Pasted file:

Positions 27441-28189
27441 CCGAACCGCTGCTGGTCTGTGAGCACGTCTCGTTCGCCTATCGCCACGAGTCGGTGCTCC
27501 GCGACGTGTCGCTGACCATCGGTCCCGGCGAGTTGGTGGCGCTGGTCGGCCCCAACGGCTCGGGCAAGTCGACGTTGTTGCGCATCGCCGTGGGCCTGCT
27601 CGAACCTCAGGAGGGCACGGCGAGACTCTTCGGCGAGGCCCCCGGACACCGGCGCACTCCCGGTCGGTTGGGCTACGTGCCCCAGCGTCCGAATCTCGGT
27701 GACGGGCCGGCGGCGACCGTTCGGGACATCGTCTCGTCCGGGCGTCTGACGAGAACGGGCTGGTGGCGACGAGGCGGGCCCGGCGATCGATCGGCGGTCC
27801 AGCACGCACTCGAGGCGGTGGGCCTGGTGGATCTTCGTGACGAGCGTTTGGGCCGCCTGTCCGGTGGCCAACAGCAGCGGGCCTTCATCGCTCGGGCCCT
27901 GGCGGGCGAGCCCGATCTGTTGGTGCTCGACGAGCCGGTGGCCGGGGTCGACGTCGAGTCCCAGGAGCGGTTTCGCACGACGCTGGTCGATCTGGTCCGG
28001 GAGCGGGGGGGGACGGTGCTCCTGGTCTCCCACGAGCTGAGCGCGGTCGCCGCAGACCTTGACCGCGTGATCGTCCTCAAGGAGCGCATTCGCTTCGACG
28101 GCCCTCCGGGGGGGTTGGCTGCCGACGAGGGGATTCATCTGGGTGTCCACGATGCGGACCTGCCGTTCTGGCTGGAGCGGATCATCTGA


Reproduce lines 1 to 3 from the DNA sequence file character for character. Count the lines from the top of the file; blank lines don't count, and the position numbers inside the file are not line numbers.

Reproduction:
Positions 27441-28189
27441 CCGAACCGCTGCTGGTCTGTGAGCACGTCTCGTTCGCCTATCGCCACGAGTCGGTGCTCC
27501 GCGACGTGTCGCTGACCATCGGTCCCGGCGAGTTGGTGGCGCTGGTCGGCCCCAACGGCTCGGGCAAGTCGACGTTGTTGCGCATCGCCGTGGGCCTGCT